An Italian soldier has been killed in escalating clashes with Shia militia in the Iraqi town of Nasiriya.
Nineteen Italian troops were killed in November
Attacks over the past few days have forced the Italians to abandon their base and withdraw to a main camp 10km (six miles) from the town.
At least nine others were injured in fighting with the rebels, believed to be loyal to Shia cleric Moqtada Sadr.
Matteo Vanzan was the 20th member of the Italian forces to die in Iraq - a bomb killed 19 in Nasiriya in November.
Italy has about 3,000 troops in Iraq. They were deployed after the fall of Saddam Hussein's regime and have been based in the southern part of the country to help reconstruction.
There have been regular clashes between Italian forces and insurgents.
The latest round of fighting broke out on Friday, apparently after Mr Sadr called on his faithful to rise up against foreign forces.
Corporal Vanzan, 23, from Veneto, was injured during a mortar attack on the Libeccio base of the Carabinieri paramilitary police, near one of the key bridges over the Euphrates.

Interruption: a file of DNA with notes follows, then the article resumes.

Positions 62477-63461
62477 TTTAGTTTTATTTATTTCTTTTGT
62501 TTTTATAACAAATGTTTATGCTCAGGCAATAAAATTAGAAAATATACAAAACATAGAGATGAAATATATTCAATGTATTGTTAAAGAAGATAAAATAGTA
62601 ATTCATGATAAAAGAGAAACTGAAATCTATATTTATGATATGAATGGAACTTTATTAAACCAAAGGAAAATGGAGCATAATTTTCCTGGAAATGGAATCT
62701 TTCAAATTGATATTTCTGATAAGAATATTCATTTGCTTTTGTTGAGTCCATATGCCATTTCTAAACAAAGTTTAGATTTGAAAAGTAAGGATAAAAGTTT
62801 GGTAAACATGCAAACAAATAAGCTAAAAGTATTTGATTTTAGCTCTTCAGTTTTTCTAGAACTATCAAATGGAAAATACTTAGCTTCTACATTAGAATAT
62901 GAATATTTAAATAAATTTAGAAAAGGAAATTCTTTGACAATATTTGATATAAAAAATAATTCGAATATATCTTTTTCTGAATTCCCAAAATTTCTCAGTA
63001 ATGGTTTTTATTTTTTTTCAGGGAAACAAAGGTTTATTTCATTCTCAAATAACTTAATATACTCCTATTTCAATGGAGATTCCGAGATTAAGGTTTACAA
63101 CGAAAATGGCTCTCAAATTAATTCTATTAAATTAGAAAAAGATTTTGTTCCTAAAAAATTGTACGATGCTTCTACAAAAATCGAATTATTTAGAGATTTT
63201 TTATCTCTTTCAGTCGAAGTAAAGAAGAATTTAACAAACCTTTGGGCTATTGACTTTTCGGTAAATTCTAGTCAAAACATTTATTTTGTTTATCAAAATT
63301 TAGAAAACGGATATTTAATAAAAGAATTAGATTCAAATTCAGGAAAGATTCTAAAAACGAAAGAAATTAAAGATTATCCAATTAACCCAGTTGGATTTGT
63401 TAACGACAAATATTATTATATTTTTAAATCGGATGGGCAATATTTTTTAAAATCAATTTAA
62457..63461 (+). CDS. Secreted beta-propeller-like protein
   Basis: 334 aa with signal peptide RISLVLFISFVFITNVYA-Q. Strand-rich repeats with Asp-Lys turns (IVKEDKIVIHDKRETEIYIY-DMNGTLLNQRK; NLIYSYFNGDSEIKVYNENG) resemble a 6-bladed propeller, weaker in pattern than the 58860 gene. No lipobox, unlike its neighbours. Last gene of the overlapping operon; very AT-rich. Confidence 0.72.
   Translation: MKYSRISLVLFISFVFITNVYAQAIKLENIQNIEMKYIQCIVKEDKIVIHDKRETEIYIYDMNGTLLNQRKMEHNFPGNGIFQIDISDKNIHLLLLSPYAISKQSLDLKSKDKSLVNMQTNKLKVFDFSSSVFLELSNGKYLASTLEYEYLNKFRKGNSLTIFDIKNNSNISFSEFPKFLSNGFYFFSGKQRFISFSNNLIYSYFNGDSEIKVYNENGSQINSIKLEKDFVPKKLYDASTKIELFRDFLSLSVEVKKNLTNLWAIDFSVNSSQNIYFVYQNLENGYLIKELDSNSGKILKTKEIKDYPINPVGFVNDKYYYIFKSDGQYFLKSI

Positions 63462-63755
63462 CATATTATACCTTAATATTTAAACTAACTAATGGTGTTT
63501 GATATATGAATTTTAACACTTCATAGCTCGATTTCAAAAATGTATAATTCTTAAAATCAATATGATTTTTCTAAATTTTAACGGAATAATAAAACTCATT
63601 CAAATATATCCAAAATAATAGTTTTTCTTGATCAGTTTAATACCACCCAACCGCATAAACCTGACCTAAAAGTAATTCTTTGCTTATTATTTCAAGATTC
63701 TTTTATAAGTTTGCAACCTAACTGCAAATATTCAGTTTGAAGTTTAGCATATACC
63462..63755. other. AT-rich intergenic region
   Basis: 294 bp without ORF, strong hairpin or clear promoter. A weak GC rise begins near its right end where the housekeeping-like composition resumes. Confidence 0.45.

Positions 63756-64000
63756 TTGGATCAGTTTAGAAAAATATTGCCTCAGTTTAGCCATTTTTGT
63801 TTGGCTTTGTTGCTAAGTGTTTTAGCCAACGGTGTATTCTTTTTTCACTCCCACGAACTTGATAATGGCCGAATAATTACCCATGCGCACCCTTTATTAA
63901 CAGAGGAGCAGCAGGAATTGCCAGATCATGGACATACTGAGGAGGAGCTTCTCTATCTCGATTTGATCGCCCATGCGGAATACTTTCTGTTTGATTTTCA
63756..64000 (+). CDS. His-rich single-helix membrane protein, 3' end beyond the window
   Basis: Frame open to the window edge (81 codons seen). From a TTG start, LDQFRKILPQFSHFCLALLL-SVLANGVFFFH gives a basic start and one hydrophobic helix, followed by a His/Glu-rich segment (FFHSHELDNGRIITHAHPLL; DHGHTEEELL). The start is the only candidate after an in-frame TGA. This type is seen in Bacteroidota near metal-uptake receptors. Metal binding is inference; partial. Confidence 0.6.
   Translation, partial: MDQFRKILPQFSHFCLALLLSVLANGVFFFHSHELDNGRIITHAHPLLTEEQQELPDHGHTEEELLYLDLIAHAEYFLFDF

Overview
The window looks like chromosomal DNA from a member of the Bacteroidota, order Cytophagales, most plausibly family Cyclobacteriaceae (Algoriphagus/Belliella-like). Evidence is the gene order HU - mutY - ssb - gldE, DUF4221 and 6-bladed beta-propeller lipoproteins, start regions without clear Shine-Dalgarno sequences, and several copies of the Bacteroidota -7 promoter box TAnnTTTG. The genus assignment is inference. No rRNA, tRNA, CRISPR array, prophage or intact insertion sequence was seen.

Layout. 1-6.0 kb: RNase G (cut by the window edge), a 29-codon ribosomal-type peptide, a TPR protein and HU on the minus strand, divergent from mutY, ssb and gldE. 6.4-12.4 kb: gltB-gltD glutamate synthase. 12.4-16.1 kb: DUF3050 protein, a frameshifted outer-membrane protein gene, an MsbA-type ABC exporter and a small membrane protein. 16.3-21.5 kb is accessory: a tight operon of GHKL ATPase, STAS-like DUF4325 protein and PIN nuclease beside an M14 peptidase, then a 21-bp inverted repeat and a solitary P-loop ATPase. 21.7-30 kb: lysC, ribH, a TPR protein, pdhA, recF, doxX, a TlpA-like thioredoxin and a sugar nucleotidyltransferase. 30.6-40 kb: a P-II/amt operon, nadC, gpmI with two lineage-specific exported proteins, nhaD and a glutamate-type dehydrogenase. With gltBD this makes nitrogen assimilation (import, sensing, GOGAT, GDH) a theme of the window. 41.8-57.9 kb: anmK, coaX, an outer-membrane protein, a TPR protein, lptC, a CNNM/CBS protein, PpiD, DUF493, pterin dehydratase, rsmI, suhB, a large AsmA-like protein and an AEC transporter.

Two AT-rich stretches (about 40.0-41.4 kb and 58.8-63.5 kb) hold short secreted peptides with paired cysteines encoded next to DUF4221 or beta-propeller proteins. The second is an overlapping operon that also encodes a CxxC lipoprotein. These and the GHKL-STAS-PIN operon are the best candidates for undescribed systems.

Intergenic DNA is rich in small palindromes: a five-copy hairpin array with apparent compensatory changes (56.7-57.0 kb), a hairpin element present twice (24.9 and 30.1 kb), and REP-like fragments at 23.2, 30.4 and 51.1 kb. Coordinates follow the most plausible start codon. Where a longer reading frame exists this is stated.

A spokesman for the Italian military in Nasiriya said the situation was "extremely unpredictable".
"We can't be sure what's going to happen from one minute to the next," he said.
"We're doing everything we can to suppress the militia threat, but we have to be very careful because they are hiding out among civilians. We don't want innocent people to be killed in the crossfire."
On Sunday, the head of the Italian force in Iraq, General Gian Marco Chiarini, said militia were trying to take control of the city but insisted the Italians were still in control.
Corporal Vanzan's death on Sunday comes as debate in Italy is increasing over the continued presence of Italian troops in Iraq.
Some opposition parties have called for their withdrawal or greater involvement of UN troops.
But Prime Minister Silvio Berlusconi has suggested that the Italian contingent may remain after the 30 June transfer of sovereignty to an Iraqi government.